We push on in and having up until now kept quite dry considering the weather outside am soon upset to find that I'm instantly freezing in the cold mine water.

I already knew this adit was ultimately blocked as in a previous visit some 10 years or more ago, I found that a concrete pipe had been installed which has a gate at the far end(!) which halted progress. The mine has now had another collapse much nearer to the entrance and appears to have been a small shallow shaft that meets the surface near to the second bridge at the beck outside, in which rubble and things has been tossed down to block the hole at the surface.



Coldberry is made up of a mine shop (still standing), various out buildings, several shafts and four adit entrances.

In this (almost) full length movie we briefly explore all four of the adits to assess conditions before making our way deeper into the mine complex (to be uploaded to youtube in the next few weeks)

We start by exploring the collapsed horse level at the mine shop before moving up the valley to work our way to shaft bottom and explore the mouth of the shaft on the top of the hill side. From this we make our way to another collapsing passage and finally heading off to the reservoir where another entrance that is strangely very warm and almost steams because of the warmth of the air compared to that of outside.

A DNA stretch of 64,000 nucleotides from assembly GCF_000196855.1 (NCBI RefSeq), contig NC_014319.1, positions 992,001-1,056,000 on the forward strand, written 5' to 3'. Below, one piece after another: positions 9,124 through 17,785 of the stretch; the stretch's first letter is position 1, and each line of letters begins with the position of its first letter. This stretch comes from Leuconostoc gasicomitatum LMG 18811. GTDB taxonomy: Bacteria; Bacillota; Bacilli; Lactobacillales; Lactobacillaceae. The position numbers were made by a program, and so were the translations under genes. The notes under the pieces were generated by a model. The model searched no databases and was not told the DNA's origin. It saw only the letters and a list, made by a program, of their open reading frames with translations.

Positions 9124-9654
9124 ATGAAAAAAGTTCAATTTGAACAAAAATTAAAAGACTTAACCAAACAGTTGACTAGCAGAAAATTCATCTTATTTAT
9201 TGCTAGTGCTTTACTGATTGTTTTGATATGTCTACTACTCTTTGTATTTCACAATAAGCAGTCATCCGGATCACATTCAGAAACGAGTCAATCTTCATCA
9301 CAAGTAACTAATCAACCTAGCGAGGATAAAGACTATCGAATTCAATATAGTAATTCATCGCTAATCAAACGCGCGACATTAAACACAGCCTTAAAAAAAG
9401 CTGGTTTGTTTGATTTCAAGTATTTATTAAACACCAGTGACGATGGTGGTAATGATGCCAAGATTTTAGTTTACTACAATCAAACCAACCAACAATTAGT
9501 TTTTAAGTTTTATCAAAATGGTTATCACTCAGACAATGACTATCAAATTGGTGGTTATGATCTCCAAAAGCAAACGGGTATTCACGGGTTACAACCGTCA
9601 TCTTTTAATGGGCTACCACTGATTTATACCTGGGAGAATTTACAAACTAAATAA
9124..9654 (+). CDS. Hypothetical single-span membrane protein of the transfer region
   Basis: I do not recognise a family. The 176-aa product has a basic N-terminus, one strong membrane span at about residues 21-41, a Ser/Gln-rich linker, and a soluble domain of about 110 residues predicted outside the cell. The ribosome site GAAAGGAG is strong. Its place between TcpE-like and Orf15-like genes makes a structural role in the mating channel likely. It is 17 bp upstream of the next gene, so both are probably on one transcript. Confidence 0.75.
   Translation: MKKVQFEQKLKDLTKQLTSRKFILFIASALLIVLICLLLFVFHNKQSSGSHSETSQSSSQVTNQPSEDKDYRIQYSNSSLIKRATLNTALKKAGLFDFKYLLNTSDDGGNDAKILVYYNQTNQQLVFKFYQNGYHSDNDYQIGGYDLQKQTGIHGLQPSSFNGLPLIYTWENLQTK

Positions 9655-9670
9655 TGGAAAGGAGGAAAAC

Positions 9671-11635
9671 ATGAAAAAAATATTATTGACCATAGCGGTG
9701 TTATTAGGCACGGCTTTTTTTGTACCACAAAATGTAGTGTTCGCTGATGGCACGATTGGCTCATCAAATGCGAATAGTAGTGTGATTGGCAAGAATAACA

This was the first mine that we explored some 20 years ago and it was a real treat to be able to explore the mine again and be able to look up the shaft that I've spent many a walk looking down.



We made this short movie which was during a very quick visit to the mine in 2017, I had visited the mine almost 12 years previous and spent quite a lot of time looking around and getting familiar with the site. Having not returned for such a long period of time it was easy to get lost again in the labyrinth of passages.